It’s much better to use more empathetic phrases, which serve to support them at that time.
2. Boys don’t cry
This is a very damaging and unfair phrase. With it, we transmit a very sexist message, as we tell our son that boys must repress their feelings and emotions.
We all have the right to cry when we feel like it because crying goes beyond genders. In addition, it’s essential to learn to express emotions in order to become healthy adults.
Read more: 3 Children’s Books About Emotions
3. Crying is for babies and you’re not a baby anymore
Shaming and ridiculing a child isn’t good under any circumstances. With this phrase, we emphasize that crying is something to be ashamed of and, therefore, repress.
We must make clear that the need to cry isn’t due to immaturity, nor is it something exclusive to babies.
4. You’re going to cry about that?
Sometimes the reason for our child’s crying may seem silly to us, but still, we must understand that their emotional development is different from ours. For this reason, we shouldn’t tell little ones what’s a good reason to cry and what isn’t.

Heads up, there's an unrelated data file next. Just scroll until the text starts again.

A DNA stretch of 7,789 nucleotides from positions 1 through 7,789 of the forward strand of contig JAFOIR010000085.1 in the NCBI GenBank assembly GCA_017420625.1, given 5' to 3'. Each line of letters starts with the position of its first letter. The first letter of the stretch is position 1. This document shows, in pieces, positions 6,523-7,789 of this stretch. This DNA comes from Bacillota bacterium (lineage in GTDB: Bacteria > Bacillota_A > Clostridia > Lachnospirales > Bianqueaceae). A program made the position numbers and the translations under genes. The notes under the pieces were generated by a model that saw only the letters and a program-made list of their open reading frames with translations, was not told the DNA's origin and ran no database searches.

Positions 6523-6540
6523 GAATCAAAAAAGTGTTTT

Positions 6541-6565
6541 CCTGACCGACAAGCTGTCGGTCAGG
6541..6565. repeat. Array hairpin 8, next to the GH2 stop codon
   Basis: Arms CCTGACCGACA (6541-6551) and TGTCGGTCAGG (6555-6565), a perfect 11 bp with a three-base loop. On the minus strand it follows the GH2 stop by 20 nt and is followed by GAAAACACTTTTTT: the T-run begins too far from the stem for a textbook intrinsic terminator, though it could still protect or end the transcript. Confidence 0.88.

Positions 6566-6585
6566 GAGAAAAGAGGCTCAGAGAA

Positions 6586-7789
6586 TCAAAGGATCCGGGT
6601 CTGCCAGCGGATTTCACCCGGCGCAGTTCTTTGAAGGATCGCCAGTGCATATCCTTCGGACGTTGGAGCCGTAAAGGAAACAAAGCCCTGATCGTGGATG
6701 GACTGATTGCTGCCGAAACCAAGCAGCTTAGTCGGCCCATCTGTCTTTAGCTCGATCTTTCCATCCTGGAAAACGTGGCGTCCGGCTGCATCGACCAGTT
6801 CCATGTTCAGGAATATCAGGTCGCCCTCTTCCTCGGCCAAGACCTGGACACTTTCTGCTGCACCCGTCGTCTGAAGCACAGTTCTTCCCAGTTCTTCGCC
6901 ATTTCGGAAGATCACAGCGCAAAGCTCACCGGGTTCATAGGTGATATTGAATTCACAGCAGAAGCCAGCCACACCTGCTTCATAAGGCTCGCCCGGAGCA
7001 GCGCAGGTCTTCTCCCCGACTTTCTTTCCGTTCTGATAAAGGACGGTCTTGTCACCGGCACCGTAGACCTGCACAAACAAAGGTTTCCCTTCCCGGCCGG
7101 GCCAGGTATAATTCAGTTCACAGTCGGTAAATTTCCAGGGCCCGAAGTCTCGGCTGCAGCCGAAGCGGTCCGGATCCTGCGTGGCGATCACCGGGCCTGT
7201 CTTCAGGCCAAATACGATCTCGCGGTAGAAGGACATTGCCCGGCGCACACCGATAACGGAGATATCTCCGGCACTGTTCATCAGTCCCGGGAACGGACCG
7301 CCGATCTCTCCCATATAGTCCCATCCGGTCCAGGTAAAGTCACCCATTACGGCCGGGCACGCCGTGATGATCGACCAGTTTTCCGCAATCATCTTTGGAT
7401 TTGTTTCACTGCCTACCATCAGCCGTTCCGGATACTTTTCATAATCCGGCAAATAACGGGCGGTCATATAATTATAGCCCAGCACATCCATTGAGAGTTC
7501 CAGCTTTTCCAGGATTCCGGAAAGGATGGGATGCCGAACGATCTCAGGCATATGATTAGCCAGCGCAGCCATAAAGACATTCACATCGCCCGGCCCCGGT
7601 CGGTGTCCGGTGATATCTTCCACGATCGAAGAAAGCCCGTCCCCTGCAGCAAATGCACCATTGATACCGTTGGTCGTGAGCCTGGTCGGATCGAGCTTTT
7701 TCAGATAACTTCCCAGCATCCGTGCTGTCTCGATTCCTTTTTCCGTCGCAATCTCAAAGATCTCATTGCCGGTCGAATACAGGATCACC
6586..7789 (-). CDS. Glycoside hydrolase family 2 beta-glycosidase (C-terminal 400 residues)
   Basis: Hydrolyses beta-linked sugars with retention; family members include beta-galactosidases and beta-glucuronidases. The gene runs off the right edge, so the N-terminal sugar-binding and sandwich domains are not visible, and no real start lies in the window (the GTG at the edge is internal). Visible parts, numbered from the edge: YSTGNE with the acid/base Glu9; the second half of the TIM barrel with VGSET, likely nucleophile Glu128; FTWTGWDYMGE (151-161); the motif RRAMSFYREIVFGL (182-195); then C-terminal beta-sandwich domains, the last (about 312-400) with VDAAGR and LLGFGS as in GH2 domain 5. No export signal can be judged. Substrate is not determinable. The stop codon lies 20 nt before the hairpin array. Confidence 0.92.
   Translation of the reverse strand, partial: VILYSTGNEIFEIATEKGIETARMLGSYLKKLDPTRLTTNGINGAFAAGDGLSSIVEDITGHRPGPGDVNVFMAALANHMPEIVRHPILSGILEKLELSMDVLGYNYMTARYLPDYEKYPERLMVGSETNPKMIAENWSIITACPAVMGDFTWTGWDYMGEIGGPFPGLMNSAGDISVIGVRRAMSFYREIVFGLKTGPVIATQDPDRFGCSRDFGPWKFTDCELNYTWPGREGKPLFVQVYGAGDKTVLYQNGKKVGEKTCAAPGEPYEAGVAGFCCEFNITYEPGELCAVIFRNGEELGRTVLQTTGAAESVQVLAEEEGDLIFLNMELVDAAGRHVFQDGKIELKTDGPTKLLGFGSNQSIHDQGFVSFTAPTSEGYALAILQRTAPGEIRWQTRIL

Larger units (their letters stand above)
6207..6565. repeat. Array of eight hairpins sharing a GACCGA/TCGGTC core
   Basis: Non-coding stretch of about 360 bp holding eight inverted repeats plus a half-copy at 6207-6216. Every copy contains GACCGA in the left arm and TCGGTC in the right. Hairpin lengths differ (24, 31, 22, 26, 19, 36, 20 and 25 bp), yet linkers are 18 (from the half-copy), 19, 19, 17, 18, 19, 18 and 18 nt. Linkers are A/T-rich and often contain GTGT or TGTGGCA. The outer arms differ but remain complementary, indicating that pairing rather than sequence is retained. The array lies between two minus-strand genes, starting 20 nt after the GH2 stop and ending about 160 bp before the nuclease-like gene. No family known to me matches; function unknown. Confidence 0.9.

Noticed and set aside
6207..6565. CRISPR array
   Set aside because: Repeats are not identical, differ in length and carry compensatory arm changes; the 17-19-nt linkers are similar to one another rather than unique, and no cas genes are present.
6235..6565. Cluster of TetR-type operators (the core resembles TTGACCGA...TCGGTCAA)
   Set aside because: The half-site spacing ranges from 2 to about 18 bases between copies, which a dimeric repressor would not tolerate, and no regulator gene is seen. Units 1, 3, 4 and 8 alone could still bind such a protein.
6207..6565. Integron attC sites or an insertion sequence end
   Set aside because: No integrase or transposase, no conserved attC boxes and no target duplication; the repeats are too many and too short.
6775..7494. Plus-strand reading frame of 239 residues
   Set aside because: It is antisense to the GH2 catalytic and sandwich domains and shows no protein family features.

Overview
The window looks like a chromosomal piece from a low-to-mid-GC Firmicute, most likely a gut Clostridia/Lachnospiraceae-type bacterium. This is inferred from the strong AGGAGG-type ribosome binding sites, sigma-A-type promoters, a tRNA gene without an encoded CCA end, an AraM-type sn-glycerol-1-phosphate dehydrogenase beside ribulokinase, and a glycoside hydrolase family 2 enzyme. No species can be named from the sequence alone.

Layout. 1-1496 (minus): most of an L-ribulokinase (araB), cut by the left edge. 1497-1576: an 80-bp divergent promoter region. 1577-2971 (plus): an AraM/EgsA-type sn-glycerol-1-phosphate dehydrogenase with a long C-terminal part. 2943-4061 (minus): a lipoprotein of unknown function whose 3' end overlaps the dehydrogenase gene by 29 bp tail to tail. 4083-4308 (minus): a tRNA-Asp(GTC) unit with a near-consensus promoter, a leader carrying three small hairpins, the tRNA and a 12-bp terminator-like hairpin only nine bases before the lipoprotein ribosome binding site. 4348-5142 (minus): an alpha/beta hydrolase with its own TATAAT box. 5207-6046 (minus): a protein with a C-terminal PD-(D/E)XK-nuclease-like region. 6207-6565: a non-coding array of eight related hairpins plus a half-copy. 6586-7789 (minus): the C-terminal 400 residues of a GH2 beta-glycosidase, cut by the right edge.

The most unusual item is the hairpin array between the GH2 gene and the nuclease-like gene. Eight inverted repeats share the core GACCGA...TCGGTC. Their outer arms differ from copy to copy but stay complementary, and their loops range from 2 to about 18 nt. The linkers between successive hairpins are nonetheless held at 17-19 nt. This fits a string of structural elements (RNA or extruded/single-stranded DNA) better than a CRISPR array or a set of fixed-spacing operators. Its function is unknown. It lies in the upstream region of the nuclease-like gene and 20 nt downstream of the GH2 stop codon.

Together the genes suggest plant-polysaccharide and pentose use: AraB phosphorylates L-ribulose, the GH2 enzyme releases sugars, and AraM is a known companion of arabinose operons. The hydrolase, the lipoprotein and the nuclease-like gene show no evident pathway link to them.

We mustn’t forget that crying is a form of communication when there are no words to achieve express what you’re feeling. Like adults, children cry for different reasons and feel differently.
5. You always cry, you don’t know how to do anything else!
If we use this phrase frequently, we’ll end up repressing our children’s emotions and they’ll understand that crying is something negative that they have to hide. So, if you’ve ever used it, remove it from your vocabulary.
This type of phrase considerably damages their self-esteem, as they emphasize that they cry because they don’t know how to cope with the situation.